Nursing work environment characteristics, in particular nurse and physician staffing, have been linked to patient outcomes (adverse events and patient mortality). Researchers have stressed the need for nursing leadership to advance change in healthcare organizations to create safer practice environments for patients. The relationship between styles of nursing leadership in hospitals and patient outcomes has not been well examined.
The purpose of this study was to examine the contribution of hospital nursing leadership styles to 30-day mortality after controlling for patient demographics, comorbidities, and hospital factors.
Ninety acute care hospitals in Alberta, Canada, were categorized into five styles of nursing leadership: high resonant, moderately resonant, mixed, moderately dissonant, and high dissonant. In the secondary analysis, existing data from three sources (nurses, patients, and institutions) were used to test a hypothesis that the styles of nursing leadership at the hospital level contribute to patient mortality rates.
Thirty-day mortality was 7.8% in the study sample of 21,570 medical patients; rates varied across hospital categories: high resonant (5.2%), moderately resonant (7.4%), mixed (8.1%), moderately dissonant (8.8%), and high dissonant (4.3%). After controlling for patient demographics, comorbidities, and institutional and hospital nursing characteristics, nursing leadership styles explained 5.1% of 72.2% of total variance in mortality across hospitals, and high-resonant leadership was related significantly to lower mortality.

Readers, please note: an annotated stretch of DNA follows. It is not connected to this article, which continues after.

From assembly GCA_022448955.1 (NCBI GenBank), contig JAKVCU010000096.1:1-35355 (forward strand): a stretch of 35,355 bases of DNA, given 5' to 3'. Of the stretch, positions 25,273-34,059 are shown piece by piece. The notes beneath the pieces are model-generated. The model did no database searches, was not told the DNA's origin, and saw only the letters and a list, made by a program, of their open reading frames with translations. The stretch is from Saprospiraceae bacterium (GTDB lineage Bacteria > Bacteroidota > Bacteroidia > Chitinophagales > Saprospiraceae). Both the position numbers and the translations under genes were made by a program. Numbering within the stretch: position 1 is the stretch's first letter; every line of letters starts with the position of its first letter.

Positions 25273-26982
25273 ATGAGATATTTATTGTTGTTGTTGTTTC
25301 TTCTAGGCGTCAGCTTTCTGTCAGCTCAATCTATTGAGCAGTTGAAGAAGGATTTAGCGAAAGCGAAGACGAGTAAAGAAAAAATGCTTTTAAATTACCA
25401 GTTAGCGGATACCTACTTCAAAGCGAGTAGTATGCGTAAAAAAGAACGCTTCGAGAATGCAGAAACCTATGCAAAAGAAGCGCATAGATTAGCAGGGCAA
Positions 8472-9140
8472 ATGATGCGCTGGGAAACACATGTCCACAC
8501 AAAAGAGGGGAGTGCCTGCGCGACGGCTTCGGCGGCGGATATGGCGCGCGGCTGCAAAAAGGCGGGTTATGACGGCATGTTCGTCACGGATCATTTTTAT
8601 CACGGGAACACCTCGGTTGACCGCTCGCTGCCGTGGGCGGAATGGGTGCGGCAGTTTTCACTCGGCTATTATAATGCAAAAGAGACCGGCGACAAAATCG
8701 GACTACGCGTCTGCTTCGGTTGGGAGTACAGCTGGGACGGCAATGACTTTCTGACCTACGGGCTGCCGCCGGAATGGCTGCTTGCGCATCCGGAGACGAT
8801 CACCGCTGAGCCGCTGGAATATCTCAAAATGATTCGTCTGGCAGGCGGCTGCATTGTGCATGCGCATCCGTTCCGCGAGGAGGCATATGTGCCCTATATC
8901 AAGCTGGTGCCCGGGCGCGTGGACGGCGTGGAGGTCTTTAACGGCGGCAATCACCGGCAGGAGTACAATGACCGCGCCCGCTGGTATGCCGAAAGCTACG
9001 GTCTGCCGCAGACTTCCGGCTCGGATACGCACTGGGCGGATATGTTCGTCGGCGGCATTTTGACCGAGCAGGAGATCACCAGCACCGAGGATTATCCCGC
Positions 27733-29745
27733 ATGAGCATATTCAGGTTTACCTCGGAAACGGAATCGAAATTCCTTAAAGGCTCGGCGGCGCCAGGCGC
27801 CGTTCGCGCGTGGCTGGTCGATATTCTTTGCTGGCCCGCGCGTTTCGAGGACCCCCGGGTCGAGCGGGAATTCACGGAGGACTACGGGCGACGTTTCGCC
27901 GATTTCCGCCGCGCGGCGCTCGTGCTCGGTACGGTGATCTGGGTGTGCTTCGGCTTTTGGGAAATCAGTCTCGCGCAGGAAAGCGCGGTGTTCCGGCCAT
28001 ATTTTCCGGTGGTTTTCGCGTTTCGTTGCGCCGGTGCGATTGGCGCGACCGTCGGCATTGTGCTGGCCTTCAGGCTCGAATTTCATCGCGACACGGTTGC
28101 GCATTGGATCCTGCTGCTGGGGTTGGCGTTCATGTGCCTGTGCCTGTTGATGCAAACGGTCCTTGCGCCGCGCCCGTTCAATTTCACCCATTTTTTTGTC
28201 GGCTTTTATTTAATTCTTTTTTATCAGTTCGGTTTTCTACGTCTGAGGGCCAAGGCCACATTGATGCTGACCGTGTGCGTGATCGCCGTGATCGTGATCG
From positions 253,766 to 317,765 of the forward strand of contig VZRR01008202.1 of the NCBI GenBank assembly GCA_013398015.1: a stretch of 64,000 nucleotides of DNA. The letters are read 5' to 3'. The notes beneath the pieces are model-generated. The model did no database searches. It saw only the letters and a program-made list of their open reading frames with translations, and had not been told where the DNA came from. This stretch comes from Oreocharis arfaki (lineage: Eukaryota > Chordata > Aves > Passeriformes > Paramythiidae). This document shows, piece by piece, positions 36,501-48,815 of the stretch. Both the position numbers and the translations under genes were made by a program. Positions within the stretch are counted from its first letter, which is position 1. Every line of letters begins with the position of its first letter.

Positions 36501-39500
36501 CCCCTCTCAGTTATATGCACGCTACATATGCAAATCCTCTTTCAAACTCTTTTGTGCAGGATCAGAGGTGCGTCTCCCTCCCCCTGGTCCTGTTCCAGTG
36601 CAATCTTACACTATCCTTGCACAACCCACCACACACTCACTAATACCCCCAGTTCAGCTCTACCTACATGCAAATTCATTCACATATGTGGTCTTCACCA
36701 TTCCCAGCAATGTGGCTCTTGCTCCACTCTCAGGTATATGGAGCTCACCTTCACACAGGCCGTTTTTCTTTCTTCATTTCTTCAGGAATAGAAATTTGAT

Hospital nursing leadership styles may contribute to 30-day mortality of patients. This relationship may be moderated by homogeneity of leadership styles, clarity of communication among leaders and healthcare providers, and work environment characteristics.
Greta G. Cummings, PhD, RN, is Professor, Faculty of Nursing, and Connecting Leadership Education and Research (CLEAR) Outcomes Program; and William K. Midodzi, PStat, PhD, is Post Doctoral Fellow, Faculty of Medicine, and Epidemiology Coordinating and Research Centre, University of Alberta, Edmonton, Canada.
Carol A. Wong, PhD, RN, is Associate Professor, Faculty of Nursing, University of Western Ontario, London, Canada.
Carole A. Estabrooks, PhD, RN, is Professor and Canada ResearchChair, Knowledge Translation, Faculty of Nursing, and Knowledge Utilization Studies Program, University of Alberta, Edmonton, Canada.
Editor's Note Materials documenting the review process for this article are posted at http://www.nursing-research-editor.com and http://journals.lww.com/nursingresearchonline/pages/default.aspx.
Accepted for publication May 26, 2010.
This study was supported by a New Investigator Award (Canadian Institutes of Health Research) and a Population Health Investigator Award (Alberta Heritage Foundation for Medical Research) to Dr. Greta Cummings, a Canada Research Chair award to Dr. Carole A. Estabrooks, and an operating grant from the University of Alberta Small Faculties grants.
Corresponding author: Greta G. Cummings, PhD, RN, Faculty of Nursing, University of Alberta, 5-134 Clinical Science Building, Edmonton, Alberta, Canada T6G 2G3 (e-mail: firstname.lastname@example.org).